The Lao language has numerous dialects, but they are mutually intelligible. The Isan language can also be further sub-divided into various dialects, but they too remain mutually intelligible with the Lao dialects of Laos and are regarded as a cohesive identity. In addition to the following dialects, there are numerous small dialects spoken by tribes descended from forced Lao migrations to Central Thailand.

* Vientiane Lao
* Northern Lao (Luang Prabang)
* North-Eastern Lao (Xieng Khouang)
* Central Lao (Khammouan)
* Southern Lao (Champasak)
* Isan Lao (Isan) (sometimes considered a separate language for political reasons, but spoken by ethnic Lao)

In addition to the dialects of the Lao languages, numerous closely related languages (or dialects, depending on the classification) are spoken throughout the Lao-speaking realm in Laos and Thailand, such as the Nyaw, Phu Thai, Saek, Lao Wieng, Tai Dam, Tai Daeng, etc. These Tai peoples are classified by the Lao government as Lao Loum (ລາວລຸ່ມ) or "lowland Lao". Lao and Thai are also very similar and share most of their basic vocabulary, but differences in many basic words limit inter-comprehension.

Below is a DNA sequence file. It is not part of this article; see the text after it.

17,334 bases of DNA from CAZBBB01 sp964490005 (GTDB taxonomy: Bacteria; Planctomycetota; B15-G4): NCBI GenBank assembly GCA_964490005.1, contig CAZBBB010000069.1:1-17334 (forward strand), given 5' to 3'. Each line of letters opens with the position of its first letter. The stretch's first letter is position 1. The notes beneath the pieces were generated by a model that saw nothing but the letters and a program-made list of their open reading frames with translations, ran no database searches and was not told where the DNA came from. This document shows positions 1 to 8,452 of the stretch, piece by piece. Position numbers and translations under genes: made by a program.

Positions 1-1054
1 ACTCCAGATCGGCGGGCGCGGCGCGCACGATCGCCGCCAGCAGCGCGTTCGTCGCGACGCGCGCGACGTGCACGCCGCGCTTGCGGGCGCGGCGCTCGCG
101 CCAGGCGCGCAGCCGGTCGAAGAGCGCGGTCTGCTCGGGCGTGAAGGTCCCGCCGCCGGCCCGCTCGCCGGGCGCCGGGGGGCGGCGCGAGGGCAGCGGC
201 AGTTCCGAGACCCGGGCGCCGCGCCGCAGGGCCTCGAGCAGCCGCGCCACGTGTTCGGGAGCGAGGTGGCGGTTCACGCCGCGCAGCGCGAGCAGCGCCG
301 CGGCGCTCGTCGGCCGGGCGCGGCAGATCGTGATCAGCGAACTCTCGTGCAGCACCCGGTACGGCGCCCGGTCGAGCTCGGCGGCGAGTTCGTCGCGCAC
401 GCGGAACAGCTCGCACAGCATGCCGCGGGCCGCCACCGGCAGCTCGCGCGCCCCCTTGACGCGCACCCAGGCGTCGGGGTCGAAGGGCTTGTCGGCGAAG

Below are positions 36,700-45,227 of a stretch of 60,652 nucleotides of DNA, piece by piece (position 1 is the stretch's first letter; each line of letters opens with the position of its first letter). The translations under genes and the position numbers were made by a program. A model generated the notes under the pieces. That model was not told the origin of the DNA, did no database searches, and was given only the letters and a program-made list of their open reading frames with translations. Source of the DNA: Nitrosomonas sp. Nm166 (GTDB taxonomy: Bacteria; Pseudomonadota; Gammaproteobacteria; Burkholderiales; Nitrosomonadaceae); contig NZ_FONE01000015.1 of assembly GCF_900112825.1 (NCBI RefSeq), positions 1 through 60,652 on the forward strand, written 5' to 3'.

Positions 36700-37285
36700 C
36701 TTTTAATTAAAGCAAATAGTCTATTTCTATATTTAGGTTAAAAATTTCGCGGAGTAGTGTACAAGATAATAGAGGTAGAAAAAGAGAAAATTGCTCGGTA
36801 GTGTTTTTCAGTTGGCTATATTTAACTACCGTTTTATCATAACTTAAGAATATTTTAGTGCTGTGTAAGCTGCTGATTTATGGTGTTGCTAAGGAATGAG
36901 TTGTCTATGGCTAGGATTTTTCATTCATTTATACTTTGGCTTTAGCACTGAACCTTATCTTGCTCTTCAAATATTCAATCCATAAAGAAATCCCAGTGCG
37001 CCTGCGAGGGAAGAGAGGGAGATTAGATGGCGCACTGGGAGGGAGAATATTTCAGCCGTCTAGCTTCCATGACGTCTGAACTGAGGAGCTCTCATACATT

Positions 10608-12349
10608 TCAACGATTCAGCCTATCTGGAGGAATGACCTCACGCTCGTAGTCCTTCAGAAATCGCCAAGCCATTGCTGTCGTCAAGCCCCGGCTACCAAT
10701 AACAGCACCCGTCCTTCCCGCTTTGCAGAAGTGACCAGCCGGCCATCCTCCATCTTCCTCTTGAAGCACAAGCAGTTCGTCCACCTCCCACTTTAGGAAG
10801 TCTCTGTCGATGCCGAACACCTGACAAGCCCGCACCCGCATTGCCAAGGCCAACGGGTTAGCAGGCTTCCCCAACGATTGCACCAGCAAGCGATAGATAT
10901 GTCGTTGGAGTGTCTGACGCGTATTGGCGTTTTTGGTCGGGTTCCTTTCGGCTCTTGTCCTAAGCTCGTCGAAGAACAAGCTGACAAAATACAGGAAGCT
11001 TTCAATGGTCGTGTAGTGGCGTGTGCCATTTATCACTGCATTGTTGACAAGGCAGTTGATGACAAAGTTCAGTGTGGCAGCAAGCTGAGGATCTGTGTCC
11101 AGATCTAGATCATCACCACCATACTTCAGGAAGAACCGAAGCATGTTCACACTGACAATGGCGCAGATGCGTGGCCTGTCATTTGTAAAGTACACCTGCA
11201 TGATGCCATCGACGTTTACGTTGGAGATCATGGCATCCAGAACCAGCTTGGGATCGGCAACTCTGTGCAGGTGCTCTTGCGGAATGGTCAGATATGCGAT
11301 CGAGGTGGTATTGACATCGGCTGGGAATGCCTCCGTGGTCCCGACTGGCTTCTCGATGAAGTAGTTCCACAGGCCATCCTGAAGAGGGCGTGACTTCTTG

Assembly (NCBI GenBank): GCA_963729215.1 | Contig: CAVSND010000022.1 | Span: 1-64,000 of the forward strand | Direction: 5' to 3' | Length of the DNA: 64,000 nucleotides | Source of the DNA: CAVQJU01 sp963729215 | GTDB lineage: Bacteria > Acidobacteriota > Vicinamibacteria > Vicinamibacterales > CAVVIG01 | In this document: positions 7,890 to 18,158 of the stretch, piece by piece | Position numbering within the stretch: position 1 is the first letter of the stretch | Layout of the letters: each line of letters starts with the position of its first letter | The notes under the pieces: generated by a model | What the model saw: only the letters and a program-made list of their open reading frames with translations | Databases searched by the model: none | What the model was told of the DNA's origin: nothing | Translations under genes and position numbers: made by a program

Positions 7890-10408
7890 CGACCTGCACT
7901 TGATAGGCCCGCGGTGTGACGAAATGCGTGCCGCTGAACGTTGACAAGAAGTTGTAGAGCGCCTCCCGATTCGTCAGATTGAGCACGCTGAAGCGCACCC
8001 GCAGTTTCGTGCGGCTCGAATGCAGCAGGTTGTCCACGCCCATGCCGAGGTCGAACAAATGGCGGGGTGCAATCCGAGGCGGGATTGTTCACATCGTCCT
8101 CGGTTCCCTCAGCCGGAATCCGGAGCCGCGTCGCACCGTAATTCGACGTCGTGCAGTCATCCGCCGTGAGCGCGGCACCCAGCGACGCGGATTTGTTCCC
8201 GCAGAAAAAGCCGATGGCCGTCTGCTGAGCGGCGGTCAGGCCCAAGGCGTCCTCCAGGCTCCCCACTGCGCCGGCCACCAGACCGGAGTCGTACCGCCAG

The Lao language consists primarily of native Lao words. However, due to the introduction of Buddhism, Pali has contributed numerous terms, especially those relating to religion and in conversation with members of the Sangha. Khmer, due to proximity and the cultural might of the Khmer Empire, which once controlled parts of Laos, has greatly influenced the high language of court and culture. Many of these words, in turn, were derived from Sanskrit via Indian traders. Other loanwords have entered from Chinese, Vietnamese, French from Laos' colonial past, and now English.